Bajrapur is mentioned as Vajrapur in the Harivamsa Purana. The story of Vajrapur was revealed by the ruler of Jaiselmer in the 1790s to Lt. Col. James Tod, Political Agent of the East India Company, who was researching the Rajput tribes of India which included the Yadhu tribe, of which Sri Krishna and his son Pradyamna are the most well known.
James Tod had befriended the ruler of Jaiselmer who as a result shared information from ancient Rajput and Yadhu manuscripts that he possessed. In the royal Rajput families of Jaiselmer, the story of Pradymna’s city of Bajrapur in Siberia was well known. Here is a look:
|The ruins of Por Bajin or Bajrapur
surrounded by Lake Tere Kol
1. The ruins of the City of Por Bajin located in Siberia bears an uncanny resemblance to the design of Dwarka City, which was the city that Sri Krishna had built earlier.
|Sri Krishna’s Dwarka
Submerged under the sea, off the coast of Gujarat, India
2. James Todd traced the history of the Rajput tribe ‘Yadhu’ to Sri Krishna’s times. He found that one of his sons, Pradyamna had conquered an ‘Asura’ city in Vajrapura in a foreign land far away in Siberia.
3. The Harivamsa Purana describes the conquest of Vajrapuram in the Vishnu Paran section. It says that an a city was built by ‘builder’ Nikumba for King Vajranabha with the name Vajrapuram (later Bajra Pur). The city was an ‘Asura’ city in a far off land.
4. In his work ‘The Goose in Indian Literature and Art’ (Volume 2 of Memoirs of the Kern Institute), author Jean Philippe Vogel writes that the ancient Vajrapura was surrounded by a huge lake. Por Bajin, as it is called today, is surrounded by a lake called ‘Tere Kol. ‘Kul’ (कूल) in Sanskrit means ‘lake’, ‘pond’ or ‘pool’. Or else, ‘Tere Kol’ may be a distortion of ‘Tri-Kut’ (त्रिकूट) meaning ‘Three Peaks or Ranges’ which maybe a reference to the surrounding Altay, Sayan and Tochi Mountain Ranges.
4. As per various ancient Indian sources, Sri Krishna’s son Pradyamna is known to have extended the Yadhu Empire north of what is present day India. He had attacked the city of Vajrapura and defeated King Vajranabha. Later a truce was called and Pradyamna married the king’s daughter Prabhavati. The poetic versions of this war say that Pradyumna is transported by geese to a land far far away.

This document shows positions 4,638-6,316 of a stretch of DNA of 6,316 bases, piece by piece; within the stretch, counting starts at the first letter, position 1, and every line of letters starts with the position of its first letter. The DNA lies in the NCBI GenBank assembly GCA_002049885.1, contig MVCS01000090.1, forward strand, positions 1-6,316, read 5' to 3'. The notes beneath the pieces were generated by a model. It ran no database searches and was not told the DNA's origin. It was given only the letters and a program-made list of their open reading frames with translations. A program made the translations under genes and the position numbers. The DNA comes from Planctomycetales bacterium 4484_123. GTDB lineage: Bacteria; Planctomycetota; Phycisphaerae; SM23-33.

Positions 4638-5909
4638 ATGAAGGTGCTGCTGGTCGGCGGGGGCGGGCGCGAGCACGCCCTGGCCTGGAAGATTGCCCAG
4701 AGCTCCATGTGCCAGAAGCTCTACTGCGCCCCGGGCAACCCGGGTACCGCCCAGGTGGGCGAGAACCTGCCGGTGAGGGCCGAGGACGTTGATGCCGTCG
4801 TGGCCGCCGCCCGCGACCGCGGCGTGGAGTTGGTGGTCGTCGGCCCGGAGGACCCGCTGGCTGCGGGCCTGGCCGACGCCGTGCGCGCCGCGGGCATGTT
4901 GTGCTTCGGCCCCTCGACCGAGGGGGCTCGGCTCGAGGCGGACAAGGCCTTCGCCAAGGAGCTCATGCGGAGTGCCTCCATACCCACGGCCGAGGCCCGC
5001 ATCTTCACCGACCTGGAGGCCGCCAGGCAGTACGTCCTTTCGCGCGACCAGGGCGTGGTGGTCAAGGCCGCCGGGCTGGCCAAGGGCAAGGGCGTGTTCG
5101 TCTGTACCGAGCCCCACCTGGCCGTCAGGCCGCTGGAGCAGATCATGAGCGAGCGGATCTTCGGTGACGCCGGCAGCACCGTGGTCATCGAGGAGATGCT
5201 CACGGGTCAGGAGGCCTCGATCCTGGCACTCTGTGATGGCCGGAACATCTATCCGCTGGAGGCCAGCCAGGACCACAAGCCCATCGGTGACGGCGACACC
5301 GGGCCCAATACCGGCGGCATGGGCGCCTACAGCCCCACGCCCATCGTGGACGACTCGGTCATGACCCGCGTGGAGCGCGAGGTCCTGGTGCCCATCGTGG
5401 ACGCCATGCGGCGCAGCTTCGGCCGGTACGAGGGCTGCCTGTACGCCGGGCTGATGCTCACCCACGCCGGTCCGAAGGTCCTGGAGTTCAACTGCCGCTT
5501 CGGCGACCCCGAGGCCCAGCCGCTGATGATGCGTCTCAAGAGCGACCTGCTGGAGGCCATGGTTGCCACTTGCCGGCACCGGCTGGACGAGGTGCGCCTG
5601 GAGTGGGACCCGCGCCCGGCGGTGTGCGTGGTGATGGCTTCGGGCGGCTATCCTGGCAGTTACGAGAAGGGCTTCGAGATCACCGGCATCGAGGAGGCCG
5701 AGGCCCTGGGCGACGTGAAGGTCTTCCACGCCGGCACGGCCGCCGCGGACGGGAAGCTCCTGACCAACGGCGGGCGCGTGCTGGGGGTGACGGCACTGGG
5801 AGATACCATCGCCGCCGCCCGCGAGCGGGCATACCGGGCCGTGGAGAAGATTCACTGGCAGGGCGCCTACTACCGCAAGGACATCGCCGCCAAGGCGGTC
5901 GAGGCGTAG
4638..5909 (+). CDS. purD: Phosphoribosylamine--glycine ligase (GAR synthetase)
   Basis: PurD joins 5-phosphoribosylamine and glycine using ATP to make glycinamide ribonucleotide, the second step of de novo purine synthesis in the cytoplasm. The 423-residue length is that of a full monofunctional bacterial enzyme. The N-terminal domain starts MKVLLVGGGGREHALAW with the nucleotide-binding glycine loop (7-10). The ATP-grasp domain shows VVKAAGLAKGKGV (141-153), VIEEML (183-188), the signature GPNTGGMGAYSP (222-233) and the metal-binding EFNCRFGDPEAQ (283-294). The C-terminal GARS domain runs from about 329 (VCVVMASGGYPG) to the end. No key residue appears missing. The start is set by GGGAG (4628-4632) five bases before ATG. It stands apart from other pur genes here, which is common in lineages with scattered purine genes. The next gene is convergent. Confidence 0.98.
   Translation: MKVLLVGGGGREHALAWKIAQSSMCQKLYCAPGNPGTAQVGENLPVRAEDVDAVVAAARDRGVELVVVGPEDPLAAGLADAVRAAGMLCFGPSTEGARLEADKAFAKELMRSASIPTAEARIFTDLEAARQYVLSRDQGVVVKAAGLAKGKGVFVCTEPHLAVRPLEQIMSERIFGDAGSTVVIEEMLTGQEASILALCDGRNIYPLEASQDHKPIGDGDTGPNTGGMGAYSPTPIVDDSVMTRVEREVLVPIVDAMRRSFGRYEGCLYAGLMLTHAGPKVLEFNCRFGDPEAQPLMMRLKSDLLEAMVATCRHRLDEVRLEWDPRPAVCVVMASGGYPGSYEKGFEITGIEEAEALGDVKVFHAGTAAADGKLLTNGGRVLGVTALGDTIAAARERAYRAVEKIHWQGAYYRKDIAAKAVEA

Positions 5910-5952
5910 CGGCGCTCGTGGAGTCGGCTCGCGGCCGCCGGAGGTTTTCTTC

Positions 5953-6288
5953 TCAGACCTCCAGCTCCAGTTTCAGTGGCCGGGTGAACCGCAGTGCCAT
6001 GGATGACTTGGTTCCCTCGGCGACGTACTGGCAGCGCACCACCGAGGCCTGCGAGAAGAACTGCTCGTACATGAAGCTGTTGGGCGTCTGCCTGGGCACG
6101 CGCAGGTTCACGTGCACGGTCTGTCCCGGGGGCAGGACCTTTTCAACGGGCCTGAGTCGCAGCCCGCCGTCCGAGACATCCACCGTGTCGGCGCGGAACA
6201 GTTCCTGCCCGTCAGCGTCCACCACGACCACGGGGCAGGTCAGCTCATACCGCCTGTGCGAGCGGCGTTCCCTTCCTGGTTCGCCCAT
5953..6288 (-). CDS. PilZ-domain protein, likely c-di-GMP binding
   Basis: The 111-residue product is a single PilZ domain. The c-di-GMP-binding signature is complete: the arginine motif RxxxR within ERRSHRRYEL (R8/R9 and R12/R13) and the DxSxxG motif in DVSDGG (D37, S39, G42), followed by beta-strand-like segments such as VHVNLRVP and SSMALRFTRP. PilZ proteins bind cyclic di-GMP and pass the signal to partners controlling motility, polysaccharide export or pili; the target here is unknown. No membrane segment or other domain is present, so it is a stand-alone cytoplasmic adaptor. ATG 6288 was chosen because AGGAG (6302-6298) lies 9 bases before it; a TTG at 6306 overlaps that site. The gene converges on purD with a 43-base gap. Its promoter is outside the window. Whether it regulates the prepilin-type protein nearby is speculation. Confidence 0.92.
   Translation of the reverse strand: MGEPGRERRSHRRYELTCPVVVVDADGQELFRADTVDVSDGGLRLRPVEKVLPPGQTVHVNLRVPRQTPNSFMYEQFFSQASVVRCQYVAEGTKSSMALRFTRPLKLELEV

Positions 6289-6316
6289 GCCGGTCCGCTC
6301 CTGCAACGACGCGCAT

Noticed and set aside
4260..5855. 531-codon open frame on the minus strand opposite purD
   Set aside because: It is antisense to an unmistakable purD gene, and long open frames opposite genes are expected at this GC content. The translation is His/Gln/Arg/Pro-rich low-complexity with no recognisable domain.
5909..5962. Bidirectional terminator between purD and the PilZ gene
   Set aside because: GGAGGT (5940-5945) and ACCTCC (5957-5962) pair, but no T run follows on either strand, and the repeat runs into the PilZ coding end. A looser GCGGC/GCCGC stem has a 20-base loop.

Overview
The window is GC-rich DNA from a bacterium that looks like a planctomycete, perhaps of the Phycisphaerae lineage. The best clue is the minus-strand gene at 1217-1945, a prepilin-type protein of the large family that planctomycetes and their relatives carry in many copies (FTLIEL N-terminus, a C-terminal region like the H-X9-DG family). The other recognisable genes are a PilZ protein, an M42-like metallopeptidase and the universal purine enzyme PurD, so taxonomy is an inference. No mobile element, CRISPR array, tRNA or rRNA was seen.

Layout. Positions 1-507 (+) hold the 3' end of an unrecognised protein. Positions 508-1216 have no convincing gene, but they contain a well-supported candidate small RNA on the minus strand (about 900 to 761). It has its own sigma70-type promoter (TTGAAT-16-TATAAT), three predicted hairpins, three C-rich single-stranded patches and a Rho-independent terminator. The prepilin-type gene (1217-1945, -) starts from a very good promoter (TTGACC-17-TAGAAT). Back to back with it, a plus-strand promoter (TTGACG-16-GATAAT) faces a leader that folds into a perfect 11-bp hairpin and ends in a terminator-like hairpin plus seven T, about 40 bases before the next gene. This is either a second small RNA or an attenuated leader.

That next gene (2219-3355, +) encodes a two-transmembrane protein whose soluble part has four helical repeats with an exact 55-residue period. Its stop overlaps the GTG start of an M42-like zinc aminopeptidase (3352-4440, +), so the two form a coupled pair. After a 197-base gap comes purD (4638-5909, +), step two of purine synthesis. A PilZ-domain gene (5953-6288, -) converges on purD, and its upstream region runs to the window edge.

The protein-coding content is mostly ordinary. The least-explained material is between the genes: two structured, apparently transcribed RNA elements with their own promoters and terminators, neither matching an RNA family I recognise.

Even the poetic versions of this story above, as in Vogel’s ‘The Goose in Indian Literature & Art’, say that the powerful geese fly in military like formations leaving behind what Vogel describes as ‘strips of white sandalwood paste emitted from the golden tips of the wings’. This could well be the description of aeroplanes leaving behind chem trails.
The entire Vajrapura mission of Pradumna is carried out with the help of flying ‘geese’ – but the description of power of their wings is what will appear to the present day reader as equivalent to the power of aeroplanes.
7. The ‘Pingali Surana’ (The Demon’s Daughter), a Tamil version of the story, describes Pradyumna’s quest for ‘Vajrapura’ as if it was entirely a quest for the beautiful Padmavati, the daughter of the King of Vajrapura. The truth is that the Yadus traveled in all directions and expanded the Yadu empire from Turkmenasthan to Samarkhand including Siberia -‘the beautiful land’. Siberia translates as ‘the beautiful land’ from Sanskrit. In Sanskrit ‘Su’ (सु) means ‘good’ or ‘beautiful’ and ‘Pura’ (पुरा), ‘Puri’ (पुरी) or ‘puram’ (पुरम) all mean ‘land’ or ‘city’. It may well have been the beauty of the land, rather than of a woman, that attracted the Yadus to Siberia.
Many rivers in Siberia still bear Sanskrit names – examples: Tara (तारा), Om (ओम्), ‘Apa’ (आप) and the ‘Angara’ (अङ्गार). For a note on the Sanskrit Connection to the names ‘Angara’ and lake ‘Baikal’ click here.
8. According to some ancient Indian history annals, in around 6220 B.C, there existed six Asura cities of which two were in VajraPura and Supura. (Por Bajin and Siberia). These were ruled by the Asuras (not Devas). The Asuras had attacked and defeated the Devas.
But the final battle (the Sixth Devasura Sangrama) between theDevas and the Asuras was fought in Mandranchal Mountains (Tibet) and further north. This battle was won by the Devas, who then took over Vajrapur and Supura. J.P.Mittal describes the details in his History of Ancient India (7300 BC to 4250 BC). To read this book click here.